Steady-state within 22 days

Distribution

Protein bound: >99%

Metabolism

Hydrolyzed to its active metabolite, tazarotenic acid

Elimination

Half-Life: 8.1 hr (foam); ~18 hr (gel and cream)

Sulfoxides, sulfones, and other polar metabolites eliminated through urinary and fecal pathways

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Administration

Topical Administration

Not for ophthalmic, oral, or intravaginal use

Avoid the eyes, mouth, paranasal creases, and mucous membranes

If contact with eyes occurs, rinse thoroughly with water

Use effective sunscreens and wear protective clothing during use

Foam

  • Apply after washing with a mild cleanser and fully drying the affected area
  • Dispense a small amount of foam into the palm of the hand
  • Using fingertips, apply only enough foam to lightly cover the entire affected areas of the face and/or upper trunk with a thin layer; gently massage the foam into the skin until the foam disappears
  • Avoid eyes, lips, and mucous membranes
  • Wash hands after application
  • Use moisturizer as needed
  • If undue irritation (redness, peeling, or discomfort) occurs, reduce frequency of application or temporarily interrupt treatment
  • Resume once irritation subsides; discontinue if irritation persists

Lotion

  • Topical use only
  • Apply a thin layer to the affected areas
  • If lotion gets in or near eyes, rinse thoroughly with water
  • Wash hands thoroughly after applying lotion

Gel

  • Apply a thin film to cover only the psoriatic lesions on no more than 20% of BSA
  • If a bath or shower is taken before application, skin should be dry before applying the gel
  • If emollients are used, apply at least 1 hour before application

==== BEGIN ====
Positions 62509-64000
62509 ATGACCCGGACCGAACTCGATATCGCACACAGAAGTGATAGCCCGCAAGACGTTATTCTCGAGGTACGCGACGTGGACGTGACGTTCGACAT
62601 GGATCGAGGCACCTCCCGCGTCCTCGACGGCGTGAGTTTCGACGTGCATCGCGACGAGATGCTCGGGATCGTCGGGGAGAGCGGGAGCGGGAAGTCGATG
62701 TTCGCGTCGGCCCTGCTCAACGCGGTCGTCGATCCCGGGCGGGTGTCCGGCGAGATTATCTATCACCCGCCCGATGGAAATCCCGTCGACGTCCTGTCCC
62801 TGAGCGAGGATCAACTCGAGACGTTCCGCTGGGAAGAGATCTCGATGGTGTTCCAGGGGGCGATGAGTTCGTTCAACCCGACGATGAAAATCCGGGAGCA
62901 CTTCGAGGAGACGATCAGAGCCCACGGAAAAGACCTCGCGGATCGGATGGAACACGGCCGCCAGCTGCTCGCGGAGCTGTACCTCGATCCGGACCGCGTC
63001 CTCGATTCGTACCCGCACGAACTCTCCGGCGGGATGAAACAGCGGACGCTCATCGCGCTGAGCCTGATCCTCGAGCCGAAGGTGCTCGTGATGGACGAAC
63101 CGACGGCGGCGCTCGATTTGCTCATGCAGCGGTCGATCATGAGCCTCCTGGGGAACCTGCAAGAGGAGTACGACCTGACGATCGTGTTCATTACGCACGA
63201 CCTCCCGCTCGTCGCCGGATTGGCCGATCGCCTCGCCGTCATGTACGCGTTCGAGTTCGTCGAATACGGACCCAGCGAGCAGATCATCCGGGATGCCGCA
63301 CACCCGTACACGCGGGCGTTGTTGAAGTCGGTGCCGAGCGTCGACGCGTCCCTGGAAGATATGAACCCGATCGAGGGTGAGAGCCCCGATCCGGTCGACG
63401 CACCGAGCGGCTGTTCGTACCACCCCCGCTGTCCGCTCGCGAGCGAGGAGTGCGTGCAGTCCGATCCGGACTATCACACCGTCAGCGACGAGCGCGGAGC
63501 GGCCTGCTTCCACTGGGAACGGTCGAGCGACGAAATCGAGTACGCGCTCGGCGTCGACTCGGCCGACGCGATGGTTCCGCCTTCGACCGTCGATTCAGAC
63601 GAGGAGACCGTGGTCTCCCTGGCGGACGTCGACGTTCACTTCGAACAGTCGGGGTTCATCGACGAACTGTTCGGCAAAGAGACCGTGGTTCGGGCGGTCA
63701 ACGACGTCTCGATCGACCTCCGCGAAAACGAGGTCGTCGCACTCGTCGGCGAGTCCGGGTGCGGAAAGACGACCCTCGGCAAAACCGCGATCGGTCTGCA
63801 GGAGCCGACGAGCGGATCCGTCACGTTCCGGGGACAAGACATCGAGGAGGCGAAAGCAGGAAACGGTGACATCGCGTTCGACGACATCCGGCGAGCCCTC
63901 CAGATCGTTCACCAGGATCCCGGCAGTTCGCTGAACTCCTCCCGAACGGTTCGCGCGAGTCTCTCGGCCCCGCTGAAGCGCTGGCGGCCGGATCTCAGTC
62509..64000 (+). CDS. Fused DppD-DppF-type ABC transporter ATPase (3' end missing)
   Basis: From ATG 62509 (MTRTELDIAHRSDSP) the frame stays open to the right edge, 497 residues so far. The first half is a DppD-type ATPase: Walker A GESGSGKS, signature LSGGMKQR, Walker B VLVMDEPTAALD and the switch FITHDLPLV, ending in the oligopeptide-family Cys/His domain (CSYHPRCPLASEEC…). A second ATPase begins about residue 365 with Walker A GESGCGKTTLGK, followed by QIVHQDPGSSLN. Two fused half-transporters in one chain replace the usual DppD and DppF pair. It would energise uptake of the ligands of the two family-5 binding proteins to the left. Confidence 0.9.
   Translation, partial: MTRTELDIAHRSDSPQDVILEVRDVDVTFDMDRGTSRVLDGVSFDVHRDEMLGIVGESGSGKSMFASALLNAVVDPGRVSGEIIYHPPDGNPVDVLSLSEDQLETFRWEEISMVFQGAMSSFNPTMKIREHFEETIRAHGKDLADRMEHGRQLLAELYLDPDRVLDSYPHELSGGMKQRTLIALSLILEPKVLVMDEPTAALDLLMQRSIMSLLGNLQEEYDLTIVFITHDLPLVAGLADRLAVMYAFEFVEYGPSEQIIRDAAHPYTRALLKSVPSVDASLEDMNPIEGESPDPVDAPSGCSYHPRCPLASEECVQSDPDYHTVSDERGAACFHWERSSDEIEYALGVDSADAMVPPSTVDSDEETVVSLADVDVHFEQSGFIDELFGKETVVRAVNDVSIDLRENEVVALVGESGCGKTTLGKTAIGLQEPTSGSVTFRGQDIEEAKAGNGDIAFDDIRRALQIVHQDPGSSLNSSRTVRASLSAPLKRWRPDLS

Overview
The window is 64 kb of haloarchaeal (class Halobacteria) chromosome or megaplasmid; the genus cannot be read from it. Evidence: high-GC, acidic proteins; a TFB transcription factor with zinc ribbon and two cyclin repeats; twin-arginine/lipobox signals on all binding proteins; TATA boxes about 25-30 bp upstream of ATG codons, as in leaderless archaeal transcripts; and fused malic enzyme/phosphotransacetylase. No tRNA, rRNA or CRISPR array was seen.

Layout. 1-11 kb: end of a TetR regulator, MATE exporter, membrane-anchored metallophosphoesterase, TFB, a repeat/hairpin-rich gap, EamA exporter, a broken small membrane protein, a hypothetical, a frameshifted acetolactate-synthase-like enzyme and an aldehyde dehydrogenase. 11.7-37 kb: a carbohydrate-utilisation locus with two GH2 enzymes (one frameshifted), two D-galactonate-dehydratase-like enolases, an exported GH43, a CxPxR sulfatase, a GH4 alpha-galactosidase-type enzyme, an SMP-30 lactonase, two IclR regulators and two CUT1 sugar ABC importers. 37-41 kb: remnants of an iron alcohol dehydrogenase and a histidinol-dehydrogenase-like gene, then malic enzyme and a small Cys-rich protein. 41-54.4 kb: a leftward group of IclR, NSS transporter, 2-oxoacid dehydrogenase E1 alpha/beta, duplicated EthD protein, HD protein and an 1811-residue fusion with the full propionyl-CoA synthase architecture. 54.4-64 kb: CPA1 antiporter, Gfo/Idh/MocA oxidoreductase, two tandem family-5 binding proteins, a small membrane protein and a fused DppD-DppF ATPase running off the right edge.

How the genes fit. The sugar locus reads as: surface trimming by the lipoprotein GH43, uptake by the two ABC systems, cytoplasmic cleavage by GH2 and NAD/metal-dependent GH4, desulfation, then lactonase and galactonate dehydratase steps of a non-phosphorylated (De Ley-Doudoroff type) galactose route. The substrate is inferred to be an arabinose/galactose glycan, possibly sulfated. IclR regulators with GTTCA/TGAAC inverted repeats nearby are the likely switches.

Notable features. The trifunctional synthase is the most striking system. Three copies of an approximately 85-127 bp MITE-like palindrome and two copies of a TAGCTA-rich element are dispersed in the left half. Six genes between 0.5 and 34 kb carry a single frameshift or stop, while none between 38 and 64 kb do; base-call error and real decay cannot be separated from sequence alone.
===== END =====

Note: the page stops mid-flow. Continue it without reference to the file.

• Because unaffected skin may be more susceptible to irritation, carefully avoid application of tazarotene

Storage

Gel and foam: Store at 20-25ºC (68-77ºF); excursions permitted from 15-30ºC (59-86ºF)

Tazorac cream: Store at 20-25ºC (68-77ºF); excursions permitted from -5-30ºC (23-86ºF)

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Formulary

FormularyPatient Discounts

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The above information is provided for general informational and educational purposes only. Individual plans may vary and formulary information changes. Contact the applicable plan provider for the most current information.

Tier Description
1 This drug is available at the lowest co-pay. Most commonly, these are generic drugs.
2 This drug is available at a middle level co-pay. Most commonly, these are "preferred" (on formulary) brand drugs.
3 This drug is available at a higher level co-pay. Most commonly, these are "non-preferred" brand drugs.
4 This drug is available at a higher level co-pay. Most commonly, these are "non-preferred" brand drugs or specialty prescription products.
5 This drug is available at a higher level co-pay. Most commonly, these are "non-preferred" brand drugs or specialty prescription products.
6 This drug is available at a higher level co-pay. Most commonly, these are "non-preferred" brand drugs or specialty prescription products.
NC NOT COVERED – Drugs that are not covered by the plan.
Code Definition
PA Prior Authorization
Drugs that require prior authorization. This restriction requires that specific clinical criteria be met prior to the approval of the prescription.
QL Quantity Limits
Drugs that have quantity limits associated with each prescription. This restriction typically limits the quantity of the drug that will be covered.
ST Step Therapy
Drugs that have step therapy associated with each prescription. This restriction typically requires that certain criteria be met prior to approval for the prescription.
OR Other Restrictions
Drugs that have restrictions other than prior authorization, quantity limits, and step therapy associated with each prescription.
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Medscape prescription drug monographs are based on FDA-approved labeling information, unless otherwise noted, combined with additional data derived from primary medical literature.